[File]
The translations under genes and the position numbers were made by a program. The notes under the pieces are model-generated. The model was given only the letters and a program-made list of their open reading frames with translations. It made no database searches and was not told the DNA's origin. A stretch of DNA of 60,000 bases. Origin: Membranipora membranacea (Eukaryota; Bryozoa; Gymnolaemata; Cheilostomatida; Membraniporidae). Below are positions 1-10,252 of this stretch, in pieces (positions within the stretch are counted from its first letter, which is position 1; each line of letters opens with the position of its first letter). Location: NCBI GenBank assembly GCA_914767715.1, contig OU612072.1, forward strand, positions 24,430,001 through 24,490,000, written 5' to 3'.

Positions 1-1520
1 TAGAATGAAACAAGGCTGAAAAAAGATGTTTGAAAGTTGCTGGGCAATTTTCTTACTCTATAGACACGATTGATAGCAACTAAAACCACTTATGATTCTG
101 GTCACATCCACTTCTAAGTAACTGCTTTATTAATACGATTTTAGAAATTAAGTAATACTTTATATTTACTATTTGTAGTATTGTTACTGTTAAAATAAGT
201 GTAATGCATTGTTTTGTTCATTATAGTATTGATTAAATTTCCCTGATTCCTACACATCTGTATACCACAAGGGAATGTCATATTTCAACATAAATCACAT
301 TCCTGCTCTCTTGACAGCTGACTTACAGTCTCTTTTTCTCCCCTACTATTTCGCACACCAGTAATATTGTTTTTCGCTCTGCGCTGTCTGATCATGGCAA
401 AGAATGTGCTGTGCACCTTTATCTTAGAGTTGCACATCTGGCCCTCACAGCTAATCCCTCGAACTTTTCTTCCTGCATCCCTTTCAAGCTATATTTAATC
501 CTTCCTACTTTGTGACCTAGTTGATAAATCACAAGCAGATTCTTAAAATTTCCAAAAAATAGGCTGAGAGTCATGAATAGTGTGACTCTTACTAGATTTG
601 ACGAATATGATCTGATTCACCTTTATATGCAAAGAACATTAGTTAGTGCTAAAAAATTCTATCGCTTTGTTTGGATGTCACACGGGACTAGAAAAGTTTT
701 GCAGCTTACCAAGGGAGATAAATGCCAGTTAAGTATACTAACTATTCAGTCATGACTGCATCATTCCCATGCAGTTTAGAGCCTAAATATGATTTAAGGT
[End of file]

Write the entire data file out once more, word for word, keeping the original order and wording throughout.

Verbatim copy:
The translations under genes and the position numbers were made by a program. The notes under the pieces are model-generated. The model was given only the letters and a program-made list of their open reading frames with translations. It made no database searches and was not told the DNA's origin. A stretch of DNA of 60,000 bases. Origin: Membranipora membranacea (Eukaryota; Bryozoa; Gymnolaemata; Cheilostomatida; Membraniporidae). Below are positions 1-10,252 of this stretch, in pieces (positions within the stretch are counted from its first letter, which is position 1; each line of letters opens with the position of its first letter). Location: NCBI GenBank assembly GCA_914767715.1, contig OU612072.1, forward strand, positions 24,430,001 through 24,490,000, written 5' to 3'.

Positions 1-1520
1 TAGAATGAAACAAGGCTGAAAAAAGATGTTTGAAAGTTGCTGGGCAATTTTCTTACTCTATAGACACGATTGATAGCAACTAAAACCACTTATGATTCTG
101 GTCACATCCACTTCTAAGTAACTGCTTTATTAATACGATTTTAGAAATTAAGTAATACTTTATATTTACTATTTGTAGTATTGTTACTGTTAAAATAAGT
201 GTAATGCATTGTTTTGTTCATTATAGTATTGATTAAATTTCCCTGATTCCTACACATCTGTATACCACAAGGGAATGTCATATTTCAACATAAATCACAT
301 TCCTGCTCTCTTGACAGCTGACTTACAGTCTCTTTTTCTCCCCTACTATTTCGCACACCAGTAATATTGTTTTTCGCTCTGCGCTGTCTGATCATGGCAA
401 AGAATGTGCTGTGCACCTTTATCTTAGAGTTGCACATCTGGCCCTCACAGCTAATCCCTCGAACTTTTCTTCCTGCATCCCTTTCAAGCTATATTTAATC
501 CTTCCTACTTTGTGACCTAGTTGATAAATCACAAGCAGATTCTTAAAATTTCCAAAAAATAGGCTGAGAGTCATGAATAGTGTGACTCTTACTAGATTTG
601 ACGAATATGATCTGATTCACCTTTATATGCAAAGAACATTAGTTAGTGCTAAAAAATTCTATCGCTTTGTTTGGATGTCACACGGGACTAGAAAAGTTTT
701 GCAGCTTACCAAGGGAGATAAATGCCAGTTAAGTATACTAACTATTCAGTCATGACTGCATCATTCCCATGCAGTTTAGAGCCTAAATATGATTTAAGGT